After many years of referees threatening to clamp down on excessive grappling from set-pieces, this season has seen a number of penalties been awarded for holding and shirt-pulling more than ever.
We have since seen an increase in the number of set-piece goals (0.65 per game) which has led to marking from corners coming under scrutiny. It has also brought zonal marking into the British game.
For every goal scored against a team marking zonally, the system, rather than any mistake from an individual, is blamed.
Instead of blaming poor communication, a failure from players to adapt to the situation or a player not attacking the ball, the whole system is questioned.
However, when a goal is conceded from a man-marking system, individuals are pointed out.
Both systems have their strengths and weaknesses and there is always individual errors that occur.
When executed poorly, the biggest criticism of a zonal system is that it can allow attackers to get a running jump on defenders.
In order to perform the system well a greater amount of work in training is needed. Players need to be spaced correctly and they need to adapt to different situations. With this system, you also have to be reliant on players who are determined to clear the ball and head it away.
Sometimes you see players who aren’t prepared to attack the ball from corners and it results in a chance or even a goal for the opposing team.
However, when zonal is performed correctly it limits the effect of the running jump by using a row of players to block attackers clear runs, and is less open to costly individual errors than man-marking.
This doesn’t mean players have to be stood still, ideally they should adjust their positions and anticipate where the ball is going to land.
One of the teams that have conceded the most goals from corners in the first half of the season in the Premier League are Leicester City.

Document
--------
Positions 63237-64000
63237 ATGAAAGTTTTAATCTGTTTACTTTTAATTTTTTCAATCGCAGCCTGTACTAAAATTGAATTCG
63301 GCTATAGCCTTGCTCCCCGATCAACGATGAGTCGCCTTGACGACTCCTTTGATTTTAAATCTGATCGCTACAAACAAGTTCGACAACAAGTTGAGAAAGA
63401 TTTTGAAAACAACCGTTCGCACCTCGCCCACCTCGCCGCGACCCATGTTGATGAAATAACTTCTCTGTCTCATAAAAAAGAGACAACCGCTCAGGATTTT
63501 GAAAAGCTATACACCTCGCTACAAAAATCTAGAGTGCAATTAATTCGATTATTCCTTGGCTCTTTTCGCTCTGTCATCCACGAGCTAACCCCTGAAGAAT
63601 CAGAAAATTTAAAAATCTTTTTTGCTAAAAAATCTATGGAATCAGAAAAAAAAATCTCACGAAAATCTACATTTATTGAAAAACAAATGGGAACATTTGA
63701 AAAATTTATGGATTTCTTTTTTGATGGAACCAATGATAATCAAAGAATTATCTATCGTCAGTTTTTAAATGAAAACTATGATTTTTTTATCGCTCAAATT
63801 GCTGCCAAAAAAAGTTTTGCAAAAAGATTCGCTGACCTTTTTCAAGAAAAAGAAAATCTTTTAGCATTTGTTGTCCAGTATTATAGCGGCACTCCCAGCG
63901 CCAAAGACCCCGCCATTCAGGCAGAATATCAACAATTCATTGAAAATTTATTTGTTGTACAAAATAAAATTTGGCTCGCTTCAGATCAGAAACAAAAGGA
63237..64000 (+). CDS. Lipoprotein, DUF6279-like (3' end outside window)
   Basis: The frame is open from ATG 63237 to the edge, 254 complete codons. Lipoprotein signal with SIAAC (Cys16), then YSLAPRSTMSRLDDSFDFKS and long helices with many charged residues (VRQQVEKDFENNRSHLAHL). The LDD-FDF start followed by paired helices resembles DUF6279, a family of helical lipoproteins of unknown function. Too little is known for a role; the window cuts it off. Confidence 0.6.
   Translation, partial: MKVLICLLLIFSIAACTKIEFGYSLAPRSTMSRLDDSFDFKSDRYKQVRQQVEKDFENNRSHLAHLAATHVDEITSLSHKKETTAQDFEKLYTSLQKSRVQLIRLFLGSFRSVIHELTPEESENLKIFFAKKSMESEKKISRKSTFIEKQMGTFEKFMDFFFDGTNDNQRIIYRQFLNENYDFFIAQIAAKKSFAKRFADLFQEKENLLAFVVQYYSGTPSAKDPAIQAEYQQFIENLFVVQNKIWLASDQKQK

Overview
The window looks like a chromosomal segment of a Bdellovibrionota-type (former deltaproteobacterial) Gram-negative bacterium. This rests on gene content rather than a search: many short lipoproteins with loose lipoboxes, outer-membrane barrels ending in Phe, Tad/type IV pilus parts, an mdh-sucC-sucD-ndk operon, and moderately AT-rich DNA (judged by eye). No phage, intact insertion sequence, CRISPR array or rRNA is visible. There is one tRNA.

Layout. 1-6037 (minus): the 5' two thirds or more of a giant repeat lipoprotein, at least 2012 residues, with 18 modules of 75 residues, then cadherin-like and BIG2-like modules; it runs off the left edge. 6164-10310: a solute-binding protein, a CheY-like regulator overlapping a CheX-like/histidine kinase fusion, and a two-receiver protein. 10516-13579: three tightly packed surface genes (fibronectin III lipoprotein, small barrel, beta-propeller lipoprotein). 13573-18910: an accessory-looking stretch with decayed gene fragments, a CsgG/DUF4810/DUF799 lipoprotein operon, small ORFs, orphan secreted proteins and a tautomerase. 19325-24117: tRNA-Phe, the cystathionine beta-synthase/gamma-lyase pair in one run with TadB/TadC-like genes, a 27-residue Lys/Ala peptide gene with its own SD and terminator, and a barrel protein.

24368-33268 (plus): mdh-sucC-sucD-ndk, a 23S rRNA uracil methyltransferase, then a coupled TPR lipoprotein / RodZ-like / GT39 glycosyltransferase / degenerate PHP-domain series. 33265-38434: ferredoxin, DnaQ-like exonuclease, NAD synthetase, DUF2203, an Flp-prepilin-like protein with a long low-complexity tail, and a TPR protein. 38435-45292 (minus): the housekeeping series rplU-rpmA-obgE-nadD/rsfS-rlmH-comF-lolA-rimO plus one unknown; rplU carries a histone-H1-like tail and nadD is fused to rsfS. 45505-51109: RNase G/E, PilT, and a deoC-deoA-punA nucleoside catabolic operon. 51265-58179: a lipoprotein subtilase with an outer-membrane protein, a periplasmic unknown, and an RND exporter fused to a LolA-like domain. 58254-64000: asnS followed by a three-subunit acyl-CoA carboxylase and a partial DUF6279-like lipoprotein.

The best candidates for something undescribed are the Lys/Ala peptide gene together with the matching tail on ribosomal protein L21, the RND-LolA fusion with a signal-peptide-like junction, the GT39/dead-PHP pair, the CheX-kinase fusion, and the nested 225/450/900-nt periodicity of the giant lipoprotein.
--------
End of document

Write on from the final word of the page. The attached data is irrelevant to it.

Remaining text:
Their man-marking strategy has been exposed many times. One such example was in their 4-1 defeat to Manchester United, they conceded 3 goals from corners.
The first goal, was a free header from Chris Smalling from just 6 yards out. This in particular showed some of the weak points of man-marking.
Simple, unselfish runs from attacking players can manipulate the defensive set-up and create space for other players to attack the ball.
Zlatan Ibrahimovic moved past the back post and near to the edge of the box, with no intention of attacking the first ball. As Wes Morgan was marking Ibrahimovic, he followed him into a position where he couldn’t impact play. By the time Morgan left Ibrahimovic, he was too far away to clear the ball and one of Leicester’s best headers was out of the game.
This was intelligent play from Ibrahimovic and this example shows the downside to man-marking.
If Leicester had been marking zonally, Morgan wouldn’t have been dragged out of position and would have had an opportunity of clearing the ball.
Secondly, poor man-marking often leads to a very good chances. Robert Huth lost United’s Chris Smalling as Huth was caught up in a melee of players which created a near free header for Smalling from 6 yards out.
As a man-marker, your job is to keep focus on both your marker (Smalling) and the ball. The man-marking system leaves a big responsibility on each player to win their individual battle, it leaves very little room for error.
Leicester had the height and power to deal with United’s threat with defenders Huth, Morgan, Slimani and Fuchs are all over 6ft tall.